Excess thyrotropin receptor (TSHR) activation occurs in two common conditions, Graves’ disease (GD) in which thyroid-stimulating antibodies (TSAB) mimic thyroid-stimulating hormone (TSH) causing hyperthyroidism and primary hypothyroidism when elevated circulating TSH compensates for low thyroid hormone (T4/T3) levels resulting from the failing gland (1). Both confer alterations in body composition, e.g., more than 90% of people with GD lose weight, mainly muscle mass and fat (2), while hypothyroidism increases fat and bone mineral density. The opposing differences of thyroid hormone levels have been traditionally suggested for these changes of body compositions, e.g., impact on white adipose tissue (WAT) or brown adipose tissue (BAT) metabolism (3, 4). BAT depots were thought to be absent from adult humans, but the availability of imaging using 18F-fluorodeoxyglucose positron emission tomography and computed tomography reveals their location in supraclavicular and neck regions (57).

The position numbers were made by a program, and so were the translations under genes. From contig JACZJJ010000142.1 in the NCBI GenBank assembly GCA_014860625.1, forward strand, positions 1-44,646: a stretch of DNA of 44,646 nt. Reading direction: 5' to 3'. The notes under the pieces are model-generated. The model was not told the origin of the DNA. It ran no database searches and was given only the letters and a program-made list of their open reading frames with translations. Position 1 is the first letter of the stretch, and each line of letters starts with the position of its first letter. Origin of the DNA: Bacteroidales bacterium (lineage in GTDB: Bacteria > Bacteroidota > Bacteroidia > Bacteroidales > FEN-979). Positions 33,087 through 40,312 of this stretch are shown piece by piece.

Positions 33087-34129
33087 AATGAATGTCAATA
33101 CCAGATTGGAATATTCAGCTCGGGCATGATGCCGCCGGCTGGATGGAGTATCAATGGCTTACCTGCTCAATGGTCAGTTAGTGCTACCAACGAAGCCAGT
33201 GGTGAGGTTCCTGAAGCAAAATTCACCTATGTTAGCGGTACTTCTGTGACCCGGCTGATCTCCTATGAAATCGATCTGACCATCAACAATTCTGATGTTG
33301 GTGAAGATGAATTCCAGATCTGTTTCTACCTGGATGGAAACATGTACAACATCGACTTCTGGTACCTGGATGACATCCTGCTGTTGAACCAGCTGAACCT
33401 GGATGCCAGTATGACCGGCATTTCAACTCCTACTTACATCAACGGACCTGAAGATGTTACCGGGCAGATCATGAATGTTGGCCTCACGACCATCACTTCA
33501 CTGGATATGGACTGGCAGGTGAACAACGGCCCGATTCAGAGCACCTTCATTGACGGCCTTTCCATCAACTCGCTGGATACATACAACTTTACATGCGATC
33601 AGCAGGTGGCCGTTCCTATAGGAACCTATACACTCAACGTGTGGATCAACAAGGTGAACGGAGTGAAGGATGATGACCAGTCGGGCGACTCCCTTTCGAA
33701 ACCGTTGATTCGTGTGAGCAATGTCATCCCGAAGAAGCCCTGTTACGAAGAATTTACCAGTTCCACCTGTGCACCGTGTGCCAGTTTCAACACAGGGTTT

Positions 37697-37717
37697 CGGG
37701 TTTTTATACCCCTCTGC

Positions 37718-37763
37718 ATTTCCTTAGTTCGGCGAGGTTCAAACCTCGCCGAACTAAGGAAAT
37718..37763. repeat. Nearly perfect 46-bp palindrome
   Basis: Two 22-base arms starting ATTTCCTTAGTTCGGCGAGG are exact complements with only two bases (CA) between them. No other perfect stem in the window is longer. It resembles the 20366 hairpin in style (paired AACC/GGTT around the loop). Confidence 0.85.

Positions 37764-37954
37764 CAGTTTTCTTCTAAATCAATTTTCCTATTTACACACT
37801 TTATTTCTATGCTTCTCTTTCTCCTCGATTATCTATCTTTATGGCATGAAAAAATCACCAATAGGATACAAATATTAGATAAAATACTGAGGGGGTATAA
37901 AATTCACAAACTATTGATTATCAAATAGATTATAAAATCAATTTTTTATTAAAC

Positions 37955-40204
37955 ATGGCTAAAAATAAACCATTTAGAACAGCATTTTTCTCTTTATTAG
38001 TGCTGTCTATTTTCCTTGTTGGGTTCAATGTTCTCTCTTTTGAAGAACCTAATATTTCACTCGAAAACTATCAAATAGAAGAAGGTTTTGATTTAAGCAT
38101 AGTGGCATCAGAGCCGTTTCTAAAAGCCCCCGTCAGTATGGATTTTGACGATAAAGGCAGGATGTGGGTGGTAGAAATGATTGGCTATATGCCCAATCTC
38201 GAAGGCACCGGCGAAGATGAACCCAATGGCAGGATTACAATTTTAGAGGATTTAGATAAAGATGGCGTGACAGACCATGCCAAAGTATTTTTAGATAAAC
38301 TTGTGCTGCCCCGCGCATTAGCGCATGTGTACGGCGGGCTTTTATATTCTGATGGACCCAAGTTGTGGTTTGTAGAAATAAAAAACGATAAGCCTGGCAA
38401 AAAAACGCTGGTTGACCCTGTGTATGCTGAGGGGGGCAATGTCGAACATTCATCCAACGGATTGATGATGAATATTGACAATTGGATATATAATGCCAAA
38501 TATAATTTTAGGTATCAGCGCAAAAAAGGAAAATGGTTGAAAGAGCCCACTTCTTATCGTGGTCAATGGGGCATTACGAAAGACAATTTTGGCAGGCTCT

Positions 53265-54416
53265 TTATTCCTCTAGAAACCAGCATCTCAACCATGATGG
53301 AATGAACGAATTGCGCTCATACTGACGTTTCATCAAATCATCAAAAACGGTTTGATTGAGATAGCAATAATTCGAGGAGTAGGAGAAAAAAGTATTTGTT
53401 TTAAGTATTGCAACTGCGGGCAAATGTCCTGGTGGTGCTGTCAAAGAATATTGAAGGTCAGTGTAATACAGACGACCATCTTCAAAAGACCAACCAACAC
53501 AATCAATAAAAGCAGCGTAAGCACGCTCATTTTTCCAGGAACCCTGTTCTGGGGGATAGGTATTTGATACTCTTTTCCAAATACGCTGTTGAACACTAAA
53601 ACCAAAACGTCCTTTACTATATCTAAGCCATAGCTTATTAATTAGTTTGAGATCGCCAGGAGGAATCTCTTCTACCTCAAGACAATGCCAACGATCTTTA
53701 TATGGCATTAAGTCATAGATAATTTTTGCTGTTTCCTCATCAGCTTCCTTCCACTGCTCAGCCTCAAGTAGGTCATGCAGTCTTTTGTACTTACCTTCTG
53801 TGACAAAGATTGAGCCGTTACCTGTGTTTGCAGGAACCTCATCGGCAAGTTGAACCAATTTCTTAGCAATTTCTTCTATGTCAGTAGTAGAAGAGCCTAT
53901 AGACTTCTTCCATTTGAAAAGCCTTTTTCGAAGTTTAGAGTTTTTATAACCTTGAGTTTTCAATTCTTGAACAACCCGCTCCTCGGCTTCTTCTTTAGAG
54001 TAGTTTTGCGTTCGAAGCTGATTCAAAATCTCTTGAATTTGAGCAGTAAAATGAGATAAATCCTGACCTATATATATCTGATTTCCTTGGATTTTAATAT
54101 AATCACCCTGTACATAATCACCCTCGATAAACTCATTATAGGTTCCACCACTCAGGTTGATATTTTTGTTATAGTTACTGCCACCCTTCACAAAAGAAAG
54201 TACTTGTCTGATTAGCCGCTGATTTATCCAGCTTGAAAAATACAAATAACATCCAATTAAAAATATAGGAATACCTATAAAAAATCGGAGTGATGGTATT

Despite restoration of serum TSH concentrations to normal, many GD patients complain of substantial weight gain post treatment (8, 9) with potential negative impact on their future cardiovascular risk. Further studies in this area may therefore have considerable impact on determining the optimal treatment for patients with GD. There is still considerable controversy regarding the best treatment for Graves’ hyperthyroidism and radioiodine and/or thyroidectomy might be associated with more weight gain compared to those on antithyroid drugs and patients who undergo ablative therapy for thyroid cancer (1012). This suggests that there are some factors associated with GD that influence post therapy weight gain. Furthermore, analysis has suggested that a diagnosis of GD (as opposed to other causes of thyroid over-activity) is an independent predictor of weight gain (10), raising the possibility that the persisting anti-TSH receptor antibodies in such patients might have long-term effects on peripheral adipose tissue composition (13). In humans, lipolysis was shown to be stimulated by TSH and TSAB, but this was confined to neonates suggesting an effect predominantly on BAT (14). Furthermore, the presence of functional extrathyroidal TSHR has been demonstrated in adipose tissue (15, 16) and bone (17), and fat-specific knockout of TSHR generated mice with larger adipocytes (18). More recent studies report a positive correlation between TSHR activation and obesity (1921), and reports using animal models suggest a role for the TSHR in BAT and WAT function (2224). For example, TSHR-deficient hyt/hyt mice became hypothermic in cold conditions, despite thyroxine administration, but transfection of TSHR into BAT of these mice improved core temperature (22). The above evidence led us to hypothesize that TSHR activation per se may contribute to changes in body composition separately from the effects of thyroid hormone levels, exerting a direct impact on adipose tissues metabolism (25).